Officials in three states are racing to control the desert locust swarms that have now spread to three states, adding to the logistical challenges of district officials at a time when containing the spread of the coronavirus disease (Covid-19) has been the top-most priority.
State and federal agencies need to eliminate as much of these locusts as possible prior to the arrival of monsoon, the point when the swarms could go through another round of breeding and turn into a bigger threat, said the Locust Warning Organisation under the Union agriculture ministry.
“If we are not able to control the sub-adults (the swarms that are already in MP and Rajasthan) they will grow into adults come back to the summer breeding sites along the Indo-Pak border in the desert. If there is good rainfall, moisture will make it conducive for egg laying in sandy soil. We may have to face a second generation of desert locusts then. If they are not controlled in hopper stage, then they turn into swarms that will again pose a challenge for us,” said KL Gurjar, deputy director, directorate of Plant Protection Quarantine and Storage, LWO.
The Food and Agriculture Organisation’s (FAO) situation update dated May 21 said spring breeding continues in southern Iran and southwest Pakistan where control operations are in progress against hopper groups and bands. As vegetation dries out, more groups and swarms will form and move from these areas to the summer breeding areas along both sides of the Indo-Pakistan border as several waves from now until at least early July. Good rains are predicted during the first half of June along the Indo-Pakistan border that would allow egg-laying to occur.
FAO’s forecast maps also show summer breeding in India and Pakistan in June. “There is also a possibility that they enter India directly from the Horn of Africa in July by crossing the sea with the help of winds. The situation is being continuously monitored,” added Gurjar.
According to FAO, favourable conditions for their breeding are moist sandy or sand/clay soil to depths of 10-15 cm below the surface, some bare areas for egg-laying, and green vegetation for hopper development.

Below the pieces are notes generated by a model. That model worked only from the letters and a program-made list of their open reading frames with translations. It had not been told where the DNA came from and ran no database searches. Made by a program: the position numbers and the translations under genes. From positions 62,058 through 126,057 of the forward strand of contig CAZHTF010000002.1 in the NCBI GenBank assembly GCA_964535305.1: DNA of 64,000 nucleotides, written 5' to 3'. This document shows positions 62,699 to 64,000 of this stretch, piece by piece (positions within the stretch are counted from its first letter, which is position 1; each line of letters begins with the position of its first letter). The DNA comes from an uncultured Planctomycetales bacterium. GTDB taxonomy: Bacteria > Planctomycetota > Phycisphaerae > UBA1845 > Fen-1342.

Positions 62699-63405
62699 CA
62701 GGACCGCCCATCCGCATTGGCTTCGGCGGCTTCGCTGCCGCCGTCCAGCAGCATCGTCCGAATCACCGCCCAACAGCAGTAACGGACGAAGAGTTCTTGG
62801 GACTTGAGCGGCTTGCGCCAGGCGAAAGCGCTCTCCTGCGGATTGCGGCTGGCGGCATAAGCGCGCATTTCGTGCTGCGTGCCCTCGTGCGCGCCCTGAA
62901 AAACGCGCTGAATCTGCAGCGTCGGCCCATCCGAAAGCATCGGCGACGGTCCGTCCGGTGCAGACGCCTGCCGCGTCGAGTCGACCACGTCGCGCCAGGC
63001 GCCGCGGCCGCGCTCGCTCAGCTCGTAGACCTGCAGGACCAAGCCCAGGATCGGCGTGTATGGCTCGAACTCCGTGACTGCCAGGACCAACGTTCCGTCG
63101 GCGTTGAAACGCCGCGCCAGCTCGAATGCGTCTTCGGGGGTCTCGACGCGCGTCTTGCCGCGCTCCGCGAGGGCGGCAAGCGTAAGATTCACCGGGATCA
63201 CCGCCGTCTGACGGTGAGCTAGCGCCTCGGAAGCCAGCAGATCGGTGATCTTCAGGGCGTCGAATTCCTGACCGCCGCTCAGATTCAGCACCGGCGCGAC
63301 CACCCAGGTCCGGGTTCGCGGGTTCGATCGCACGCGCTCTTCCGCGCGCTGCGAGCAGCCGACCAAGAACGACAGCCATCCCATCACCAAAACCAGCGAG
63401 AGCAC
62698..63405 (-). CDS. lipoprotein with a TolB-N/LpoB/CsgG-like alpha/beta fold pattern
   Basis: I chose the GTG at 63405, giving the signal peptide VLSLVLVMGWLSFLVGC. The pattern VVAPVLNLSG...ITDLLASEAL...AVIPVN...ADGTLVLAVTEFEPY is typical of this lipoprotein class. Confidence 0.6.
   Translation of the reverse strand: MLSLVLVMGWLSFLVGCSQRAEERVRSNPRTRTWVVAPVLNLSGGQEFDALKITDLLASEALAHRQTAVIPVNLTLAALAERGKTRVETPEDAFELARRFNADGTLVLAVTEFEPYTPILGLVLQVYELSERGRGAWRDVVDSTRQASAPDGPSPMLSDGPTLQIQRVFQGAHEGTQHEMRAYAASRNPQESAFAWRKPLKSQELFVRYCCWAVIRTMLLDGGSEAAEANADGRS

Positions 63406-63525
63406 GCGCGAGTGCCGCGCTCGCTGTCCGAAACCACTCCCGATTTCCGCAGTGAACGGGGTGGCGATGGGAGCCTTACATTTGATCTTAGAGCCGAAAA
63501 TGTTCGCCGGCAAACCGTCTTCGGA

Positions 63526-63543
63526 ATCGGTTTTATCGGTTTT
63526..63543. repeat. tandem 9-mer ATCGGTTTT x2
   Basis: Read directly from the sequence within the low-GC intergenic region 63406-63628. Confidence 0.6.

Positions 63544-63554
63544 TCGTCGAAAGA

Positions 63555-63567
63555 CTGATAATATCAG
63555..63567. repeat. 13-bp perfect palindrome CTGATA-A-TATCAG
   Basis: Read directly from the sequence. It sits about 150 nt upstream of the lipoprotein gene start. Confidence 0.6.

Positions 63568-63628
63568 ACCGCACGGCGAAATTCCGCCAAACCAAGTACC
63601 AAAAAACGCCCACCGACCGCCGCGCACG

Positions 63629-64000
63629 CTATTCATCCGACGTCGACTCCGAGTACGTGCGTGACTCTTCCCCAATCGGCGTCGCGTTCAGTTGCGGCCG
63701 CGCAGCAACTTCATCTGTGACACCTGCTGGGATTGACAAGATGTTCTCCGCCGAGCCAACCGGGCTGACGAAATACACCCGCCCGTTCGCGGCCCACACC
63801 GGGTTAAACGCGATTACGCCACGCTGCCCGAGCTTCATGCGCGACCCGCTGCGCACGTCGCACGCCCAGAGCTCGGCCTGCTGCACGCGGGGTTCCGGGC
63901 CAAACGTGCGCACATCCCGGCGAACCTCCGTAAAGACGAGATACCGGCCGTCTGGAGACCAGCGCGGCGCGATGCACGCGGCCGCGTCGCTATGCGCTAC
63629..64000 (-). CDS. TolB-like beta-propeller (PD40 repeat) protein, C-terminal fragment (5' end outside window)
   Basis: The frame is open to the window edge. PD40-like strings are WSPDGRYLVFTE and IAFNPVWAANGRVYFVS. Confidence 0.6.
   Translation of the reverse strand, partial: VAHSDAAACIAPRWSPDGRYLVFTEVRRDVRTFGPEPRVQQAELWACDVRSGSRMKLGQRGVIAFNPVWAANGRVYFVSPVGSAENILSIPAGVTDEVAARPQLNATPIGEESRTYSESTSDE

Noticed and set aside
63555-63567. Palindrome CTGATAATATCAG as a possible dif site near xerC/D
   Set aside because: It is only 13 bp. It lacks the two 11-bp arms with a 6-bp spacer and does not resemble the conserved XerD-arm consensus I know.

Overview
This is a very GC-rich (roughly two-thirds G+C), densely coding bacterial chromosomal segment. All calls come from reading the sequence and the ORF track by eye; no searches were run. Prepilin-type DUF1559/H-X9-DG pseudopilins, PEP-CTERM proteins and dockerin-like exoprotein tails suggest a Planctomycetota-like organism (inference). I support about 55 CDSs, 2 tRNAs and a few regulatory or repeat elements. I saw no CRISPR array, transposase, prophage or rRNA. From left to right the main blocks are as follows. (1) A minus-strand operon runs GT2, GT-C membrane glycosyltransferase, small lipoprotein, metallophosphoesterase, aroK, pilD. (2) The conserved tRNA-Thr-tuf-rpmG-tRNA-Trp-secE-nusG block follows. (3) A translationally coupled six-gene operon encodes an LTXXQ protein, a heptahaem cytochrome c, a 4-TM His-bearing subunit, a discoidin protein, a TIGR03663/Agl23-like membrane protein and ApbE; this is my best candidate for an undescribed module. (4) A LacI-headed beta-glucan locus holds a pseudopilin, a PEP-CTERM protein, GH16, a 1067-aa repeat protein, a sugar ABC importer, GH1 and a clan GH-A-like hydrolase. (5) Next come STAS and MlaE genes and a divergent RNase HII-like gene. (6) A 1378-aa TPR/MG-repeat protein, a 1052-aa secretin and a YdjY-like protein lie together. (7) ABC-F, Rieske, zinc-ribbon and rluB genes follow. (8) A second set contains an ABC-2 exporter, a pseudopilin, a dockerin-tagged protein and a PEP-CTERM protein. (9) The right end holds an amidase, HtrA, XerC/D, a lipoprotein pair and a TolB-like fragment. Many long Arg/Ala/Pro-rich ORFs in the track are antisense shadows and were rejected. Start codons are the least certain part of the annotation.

The LWO has a ground team of 50 people mainly to monitor and track the swarms. Drones are being used for aerial spraying of Malathion 96, an organophosphate insecticide and a potentially toxic chemical for non-cropped areas. For areas with agriculture, chlorpyrifos is sprayed by drones, fire brigades and tractor mounted sprays. Farmers are trying to disperse them by making noise which is not very effective but can help. Spraying takes place very early in the morning before they start moving again. .
According to some assessments, the locust outbreak this time is linked to climate change. The World Meteorological Organisation earlier this year said unusually heavy rain in late 2019 was a factor in the severe desert locust outbreak in the Horn of Africa region. The outbreak was the worst in over 25 years, and the most serious in 70 years for Kenya. This is expected to spread further by June 2020 in a severe threat to food security.
Originally, the locusts began migrating from the Horn of Africa last year. They migrated from the Middle East to Iran, Pakistan and then into India.
“The outbreak started after warm waters in the western Indian Ocean in late 2019 fuelled heavy amounts of rains over east Africa and the Arabian Peninsula. These warm waters were caused by the phenomenon called the Indian Ocean Dipole—with warmer than usual waters to its west, and cooler waters to its east. Rising temperatures due to global warming amplified the dipole and made the western Indian Ocean particularly warm. Heavy rain triggers the growth of vegetation in arid areas where desert locusts can then grow and breed.
“These locusts which migrated to India early this year might have found greener pastures as the pre-monsoon rains during March–May were in excess over north India this year,” said Roxy Mathew Koll, climate scientist at Indian Institute of Tropical Meteorology.
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